Smart, Connected Products—Changing How We Design

In their latest article on how technology and the Internet of Things are changing products and business models, PTC CEO Jim Heppelmann and Professor Michael Porter at Harvard Business School discussed How Smart, Connected Products are Transforming Companies. CIMdata is following this series of articles because we also believe that development of smart, connected products is changing how manufacturers need to think about and execute product design, development, and support as well as the essential nature of the products and solutions they develop and deliver to their customers, and the overall business model that they will follow.

Designing Products for the Future

One of the major impacts on manufacturing companies is how they must approach designing new products—they must think beyond the base functionality of the product and consider how that product will fit within and interact with ecosystems of other products, each of which is communicating with one another and with other business systems. One example is home products. Once standalone devices, thermostats now interconnect via the internet and doors, lights, and security can be managed remotely. This significantly increases product design complexity as software, electronics, communications mechanisms, security, and protocols must be embedded within the product. Companies are no longer developing ‘products’, they are developing components that will be part of a ‘system of systems’ in which each individual product is a mini system unto itself but is also part of a larger, interconnected ecosystem. Designing-in system interoperability is a key factor.

As Mr. Porter and Mr. Heppelmann point out “Smart, connected products require a fundamental rethinking of design.” What is being designed is dramatically expanding in complexity, scope of use, and fit with other devices and systems. Product designers must consider how these new connected products will be operated and supported. Design factors
that need to be addressed include:

  • The base product’s functions and capabilities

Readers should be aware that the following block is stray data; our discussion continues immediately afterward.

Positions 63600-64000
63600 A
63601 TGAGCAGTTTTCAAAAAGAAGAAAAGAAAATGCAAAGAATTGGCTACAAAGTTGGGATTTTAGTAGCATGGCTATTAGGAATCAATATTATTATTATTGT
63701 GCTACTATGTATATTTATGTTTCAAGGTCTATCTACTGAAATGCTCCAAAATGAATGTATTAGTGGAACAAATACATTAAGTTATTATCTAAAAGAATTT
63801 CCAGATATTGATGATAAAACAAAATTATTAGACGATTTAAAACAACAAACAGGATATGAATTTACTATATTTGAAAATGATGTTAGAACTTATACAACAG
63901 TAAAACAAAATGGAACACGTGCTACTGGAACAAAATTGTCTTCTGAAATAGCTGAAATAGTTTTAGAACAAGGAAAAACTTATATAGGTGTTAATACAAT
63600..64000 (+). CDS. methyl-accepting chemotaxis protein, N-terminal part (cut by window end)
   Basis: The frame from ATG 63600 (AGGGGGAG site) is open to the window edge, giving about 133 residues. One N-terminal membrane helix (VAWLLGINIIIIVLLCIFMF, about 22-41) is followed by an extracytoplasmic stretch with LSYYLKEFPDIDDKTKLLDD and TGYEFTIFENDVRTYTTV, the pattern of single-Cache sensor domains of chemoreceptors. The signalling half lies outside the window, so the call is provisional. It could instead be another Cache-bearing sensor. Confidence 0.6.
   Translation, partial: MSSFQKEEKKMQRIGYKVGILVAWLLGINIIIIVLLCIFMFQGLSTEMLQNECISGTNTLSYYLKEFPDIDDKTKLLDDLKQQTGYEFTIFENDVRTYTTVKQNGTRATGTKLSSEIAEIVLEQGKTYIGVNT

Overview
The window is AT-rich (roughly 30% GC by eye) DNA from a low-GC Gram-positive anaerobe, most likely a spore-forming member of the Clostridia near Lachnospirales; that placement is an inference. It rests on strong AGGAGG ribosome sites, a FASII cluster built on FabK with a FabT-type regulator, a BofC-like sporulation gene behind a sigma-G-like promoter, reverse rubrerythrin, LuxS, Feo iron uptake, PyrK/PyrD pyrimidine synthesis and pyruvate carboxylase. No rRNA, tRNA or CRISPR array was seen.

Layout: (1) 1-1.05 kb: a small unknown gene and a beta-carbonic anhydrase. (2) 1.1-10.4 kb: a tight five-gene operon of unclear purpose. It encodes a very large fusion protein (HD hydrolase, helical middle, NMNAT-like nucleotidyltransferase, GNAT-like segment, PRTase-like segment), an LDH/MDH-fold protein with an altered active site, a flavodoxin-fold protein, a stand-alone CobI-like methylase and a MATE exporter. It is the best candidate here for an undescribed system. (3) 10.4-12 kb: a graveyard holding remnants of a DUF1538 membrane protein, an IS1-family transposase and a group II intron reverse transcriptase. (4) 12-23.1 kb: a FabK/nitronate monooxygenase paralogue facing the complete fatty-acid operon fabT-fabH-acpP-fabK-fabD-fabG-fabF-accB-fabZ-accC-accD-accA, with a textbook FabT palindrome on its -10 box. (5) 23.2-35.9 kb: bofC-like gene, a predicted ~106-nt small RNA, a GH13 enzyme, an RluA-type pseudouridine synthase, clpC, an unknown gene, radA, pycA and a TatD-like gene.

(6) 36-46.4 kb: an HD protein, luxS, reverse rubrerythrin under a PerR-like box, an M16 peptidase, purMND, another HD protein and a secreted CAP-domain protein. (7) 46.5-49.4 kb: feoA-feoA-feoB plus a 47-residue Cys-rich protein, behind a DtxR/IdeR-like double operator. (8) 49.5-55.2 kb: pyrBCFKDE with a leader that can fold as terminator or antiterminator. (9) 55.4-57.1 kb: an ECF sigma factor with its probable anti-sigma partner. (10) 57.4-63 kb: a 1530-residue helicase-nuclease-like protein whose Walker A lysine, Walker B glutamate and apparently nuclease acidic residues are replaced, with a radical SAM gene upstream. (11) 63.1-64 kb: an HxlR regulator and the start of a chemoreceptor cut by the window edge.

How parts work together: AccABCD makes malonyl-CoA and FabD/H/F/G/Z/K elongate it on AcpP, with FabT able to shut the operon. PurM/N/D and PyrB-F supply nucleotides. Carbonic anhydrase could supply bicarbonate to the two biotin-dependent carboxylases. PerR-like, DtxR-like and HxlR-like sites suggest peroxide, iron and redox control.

• How it will be operated, used, and serviced
  • What information it must communicate and to what products or business systems
  • If the product or device will need to receive information from other products and sources
  • If so, what information will be received and how will it be used
  • How and how frequently information will be transmitted and/or received
  • What level of information security must be enforced

In the article Mr. Heppelmann and Mr. Porter state “At the most basic level, product development shifts from largely mechanical engineering to true interdisciplinary systems engineering.” CIMdata agrees and believes that companies need to follow a systems engineering approach to product design and development to ensure that all functional, interface, and interaction requirements are identified and met. This will require new tools and educating more product developers about systems engineering and how to apply it.

This shift to smart connected products also impacts the product lifecycle management (PLM) environments manufacturers need to employ to efficiently develop and support new products and solutions. They need PLM environments in which requirements and information related to discrete mechanical components, electrical components, electronics, software, other physics domains (optics, chemistry, etc.), manufacturing, and service can be linked and managed effectively and consistently.

The Importance of PLM in a World of Smart, Connected Products

The original purpose of PLM was to efficiently manage related product information and better enable collaboration in a world of distributed and wide spread workers and information. In today’s IoT era of smart, connected products, PLM has never been more important. Designing smart, connected products that will work within the new ‘system of systems’ requires that personnel in almost every enterprise domain have access to the information they need, when they need it, and can seamlessly provide feedback to the other domains that may be affected by their design decisions. Importantly, new capabilities are also needed that enable the ability to design the communications, interactions, and status reporting required to create the smart, connected devices that will deliver the functionality and value customers are expecting. By delivering clear, concise, and valid information, regardless of domain, when and as needed, PLM helps manufacturers ensure that their new products can be designed to properly interconnect and interact with one another and provide the data needed to keep these dynamic systems working at peak efficiency.

This is the ninth installment in a series of guest posts by leading industry analysts covering topics found in the new Harvard Business Review article, How Smart Connected Products are Transforming Companies, co-authored by PTC CEO, Jim Heppelmann, and Harvard Business School professor, Michael Porter.

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